Conquering your bow starts with learning to fully draw it. Then move on to shooting with it, starting closer to the target and then gradually getting farther away from the target. This principle is unchanging.
To sum up: draw full, shoot far. When close to the target, you should of course strive for increasingly greater precision, but if you stay at the level of a beginner, becoming complacent and never pushing yourself to go more than twenty or thirty paces away from the target, you will never learn to shoot far.
 When shooting at an enemy, or even just a straw figure of one, watch him and do not allow your eyes to close. The smallest blink is all the time it takes for him to shoot you first. This covers the principles for the eyes.
 Your front leg is like a firm stake in the ground, whereas your rear leg seems to be almost limp. Therefore when adjusting your aim, it is only your rear leg that shifts. Your left eyebrow aligns with the toes of your right foot. Your feet form neither a T shape nor a V shape, somewhere in between. To shoot to the left, shift to the right, and to shoot to the right, shift to the left – this little hint is the key to scoring bull’s-eyes. This covers the principles for the feet.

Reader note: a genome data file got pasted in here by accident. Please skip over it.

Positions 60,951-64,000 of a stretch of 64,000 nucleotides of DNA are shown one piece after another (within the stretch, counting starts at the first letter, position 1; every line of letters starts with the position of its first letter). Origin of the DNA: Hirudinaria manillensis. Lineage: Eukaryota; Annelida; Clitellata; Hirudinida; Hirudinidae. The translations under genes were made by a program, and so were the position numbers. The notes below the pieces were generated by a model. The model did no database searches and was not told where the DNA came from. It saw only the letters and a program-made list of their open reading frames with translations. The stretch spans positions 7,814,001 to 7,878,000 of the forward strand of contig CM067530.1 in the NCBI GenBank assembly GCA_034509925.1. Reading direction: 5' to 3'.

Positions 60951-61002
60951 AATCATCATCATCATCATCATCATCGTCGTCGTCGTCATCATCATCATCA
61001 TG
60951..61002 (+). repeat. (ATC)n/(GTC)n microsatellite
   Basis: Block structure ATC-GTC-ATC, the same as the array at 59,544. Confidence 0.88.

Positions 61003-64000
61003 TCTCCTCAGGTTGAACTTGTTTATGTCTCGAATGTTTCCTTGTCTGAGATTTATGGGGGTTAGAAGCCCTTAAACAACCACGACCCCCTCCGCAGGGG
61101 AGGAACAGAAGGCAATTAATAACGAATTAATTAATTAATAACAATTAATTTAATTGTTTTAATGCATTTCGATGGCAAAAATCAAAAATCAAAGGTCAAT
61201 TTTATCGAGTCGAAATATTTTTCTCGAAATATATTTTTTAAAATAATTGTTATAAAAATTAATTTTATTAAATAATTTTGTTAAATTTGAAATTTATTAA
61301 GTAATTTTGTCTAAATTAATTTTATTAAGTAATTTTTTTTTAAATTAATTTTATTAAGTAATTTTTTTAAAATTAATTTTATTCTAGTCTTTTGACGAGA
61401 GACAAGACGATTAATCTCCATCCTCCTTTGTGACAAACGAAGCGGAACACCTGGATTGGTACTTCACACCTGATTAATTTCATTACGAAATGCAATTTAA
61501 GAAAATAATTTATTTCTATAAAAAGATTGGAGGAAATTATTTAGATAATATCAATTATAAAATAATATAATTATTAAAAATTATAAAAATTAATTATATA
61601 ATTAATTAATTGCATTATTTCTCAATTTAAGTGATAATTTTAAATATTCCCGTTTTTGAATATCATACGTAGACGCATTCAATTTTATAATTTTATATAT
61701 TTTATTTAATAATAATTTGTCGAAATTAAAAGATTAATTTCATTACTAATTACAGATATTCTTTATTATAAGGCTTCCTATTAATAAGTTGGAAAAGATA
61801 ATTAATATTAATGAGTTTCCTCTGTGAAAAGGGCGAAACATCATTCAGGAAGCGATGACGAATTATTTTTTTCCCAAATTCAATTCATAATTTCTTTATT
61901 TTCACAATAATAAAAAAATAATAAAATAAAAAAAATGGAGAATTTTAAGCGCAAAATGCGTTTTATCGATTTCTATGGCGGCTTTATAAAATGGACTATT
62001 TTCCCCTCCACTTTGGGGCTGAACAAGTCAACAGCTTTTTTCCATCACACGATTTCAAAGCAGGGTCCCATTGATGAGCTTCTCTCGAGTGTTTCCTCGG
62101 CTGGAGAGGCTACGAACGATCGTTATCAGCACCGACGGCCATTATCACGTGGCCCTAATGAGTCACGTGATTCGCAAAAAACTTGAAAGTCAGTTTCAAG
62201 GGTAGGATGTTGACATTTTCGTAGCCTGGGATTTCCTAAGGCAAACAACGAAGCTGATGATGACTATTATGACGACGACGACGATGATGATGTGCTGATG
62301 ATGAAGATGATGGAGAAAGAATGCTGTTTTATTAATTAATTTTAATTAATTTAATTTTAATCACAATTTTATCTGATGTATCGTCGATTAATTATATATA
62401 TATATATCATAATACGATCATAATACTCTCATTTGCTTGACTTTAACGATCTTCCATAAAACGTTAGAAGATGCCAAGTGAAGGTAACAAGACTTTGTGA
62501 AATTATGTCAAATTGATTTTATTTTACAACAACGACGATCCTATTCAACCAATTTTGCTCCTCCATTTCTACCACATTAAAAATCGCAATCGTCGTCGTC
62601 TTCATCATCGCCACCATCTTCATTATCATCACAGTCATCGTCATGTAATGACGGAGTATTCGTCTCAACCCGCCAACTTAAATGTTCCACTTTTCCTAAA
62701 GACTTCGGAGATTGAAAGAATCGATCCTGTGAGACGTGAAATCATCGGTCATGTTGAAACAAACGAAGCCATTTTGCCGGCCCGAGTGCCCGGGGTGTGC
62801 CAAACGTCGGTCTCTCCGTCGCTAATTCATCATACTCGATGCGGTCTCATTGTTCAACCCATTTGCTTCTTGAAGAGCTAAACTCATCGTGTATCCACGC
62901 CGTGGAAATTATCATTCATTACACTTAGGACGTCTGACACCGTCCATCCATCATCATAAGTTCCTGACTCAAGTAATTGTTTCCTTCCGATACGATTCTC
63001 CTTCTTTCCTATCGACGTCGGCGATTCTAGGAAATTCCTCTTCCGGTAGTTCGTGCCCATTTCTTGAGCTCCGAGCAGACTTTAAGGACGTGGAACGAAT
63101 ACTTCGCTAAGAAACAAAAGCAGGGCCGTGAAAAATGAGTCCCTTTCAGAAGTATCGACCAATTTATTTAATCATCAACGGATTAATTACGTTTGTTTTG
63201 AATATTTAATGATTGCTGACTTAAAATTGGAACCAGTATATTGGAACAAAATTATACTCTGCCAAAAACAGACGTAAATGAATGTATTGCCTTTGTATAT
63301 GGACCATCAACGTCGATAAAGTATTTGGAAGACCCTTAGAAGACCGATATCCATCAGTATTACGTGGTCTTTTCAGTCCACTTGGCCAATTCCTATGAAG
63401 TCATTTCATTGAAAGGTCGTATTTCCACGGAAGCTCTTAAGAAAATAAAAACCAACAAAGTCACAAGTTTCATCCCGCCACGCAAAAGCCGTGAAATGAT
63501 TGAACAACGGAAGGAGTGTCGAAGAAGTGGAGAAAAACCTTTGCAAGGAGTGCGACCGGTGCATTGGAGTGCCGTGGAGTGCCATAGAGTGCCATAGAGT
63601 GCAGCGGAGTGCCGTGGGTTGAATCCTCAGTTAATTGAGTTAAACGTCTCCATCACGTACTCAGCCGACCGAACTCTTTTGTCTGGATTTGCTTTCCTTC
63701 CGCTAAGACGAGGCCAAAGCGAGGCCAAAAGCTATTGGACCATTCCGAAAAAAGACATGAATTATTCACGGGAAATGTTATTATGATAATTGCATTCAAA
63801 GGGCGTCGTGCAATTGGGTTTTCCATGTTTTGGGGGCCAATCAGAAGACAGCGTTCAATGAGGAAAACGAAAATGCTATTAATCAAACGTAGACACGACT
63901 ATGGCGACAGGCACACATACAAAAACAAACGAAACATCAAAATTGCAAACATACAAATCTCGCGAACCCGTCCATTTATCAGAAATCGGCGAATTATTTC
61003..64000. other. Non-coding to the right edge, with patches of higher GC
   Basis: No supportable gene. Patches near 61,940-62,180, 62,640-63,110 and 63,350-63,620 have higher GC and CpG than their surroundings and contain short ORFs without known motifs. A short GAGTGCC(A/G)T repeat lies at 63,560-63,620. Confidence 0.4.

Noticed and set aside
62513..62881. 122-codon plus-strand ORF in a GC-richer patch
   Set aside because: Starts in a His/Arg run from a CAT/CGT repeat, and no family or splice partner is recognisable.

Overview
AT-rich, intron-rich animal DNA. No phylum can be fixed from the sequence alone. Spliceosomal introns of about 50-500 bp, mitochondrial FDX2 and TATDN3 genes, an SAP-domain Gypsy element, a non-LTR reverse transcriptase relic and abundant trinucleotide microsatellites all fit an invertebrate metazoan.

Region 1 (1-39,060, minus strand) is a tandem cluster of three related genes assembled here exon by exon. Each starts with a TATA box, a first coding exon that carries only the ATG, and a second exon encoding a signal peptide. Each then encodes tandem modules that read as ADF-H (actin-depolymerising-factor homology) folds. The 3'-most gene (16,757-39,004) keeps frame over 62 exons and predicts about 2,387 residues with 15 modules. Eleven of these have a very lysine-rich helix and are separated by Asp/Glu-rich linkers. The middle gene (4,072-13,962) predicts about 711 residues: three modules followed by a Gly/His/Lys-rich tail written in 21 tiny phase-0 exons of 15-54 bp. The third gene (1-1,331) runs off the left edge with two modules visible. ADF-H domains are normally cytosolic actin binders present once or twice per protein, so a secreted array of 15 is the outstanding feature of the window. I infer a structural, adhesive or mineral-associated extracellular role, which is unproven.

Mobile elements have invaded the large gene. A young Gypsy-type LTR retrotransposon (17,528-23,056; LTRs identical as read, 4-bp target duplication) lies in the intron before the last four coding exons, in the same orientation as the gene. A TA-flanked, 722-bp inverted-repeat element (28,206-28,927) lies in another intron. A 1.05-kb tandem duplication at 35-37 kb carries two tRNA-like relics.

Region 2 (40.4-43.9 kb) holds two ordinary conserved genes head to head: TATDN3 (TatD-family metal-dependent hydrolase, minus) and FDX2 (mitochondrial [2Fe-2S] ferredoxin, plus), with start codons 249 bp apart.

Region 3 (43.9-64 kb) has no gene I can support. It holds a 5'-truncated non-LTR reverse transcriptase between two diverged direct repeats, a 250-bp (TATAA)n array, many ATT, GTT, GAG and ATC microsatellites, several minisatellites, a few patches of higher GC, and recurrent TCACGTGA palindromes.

Your front hand is as though it is pushing away Mt. Tai. Your rear hand is as though it is grabbing a tiger by the tail. One fist braces while the other moves, both fists forming a straight line forward and back. Slowly draw the bow, then suddenly loose the arrow.
Big target, small focus. This means that you can keep your front hand lower [because the target is close]. Small target, big focus. This means that your front hand has to rise up [in order to hit a target that is farther away].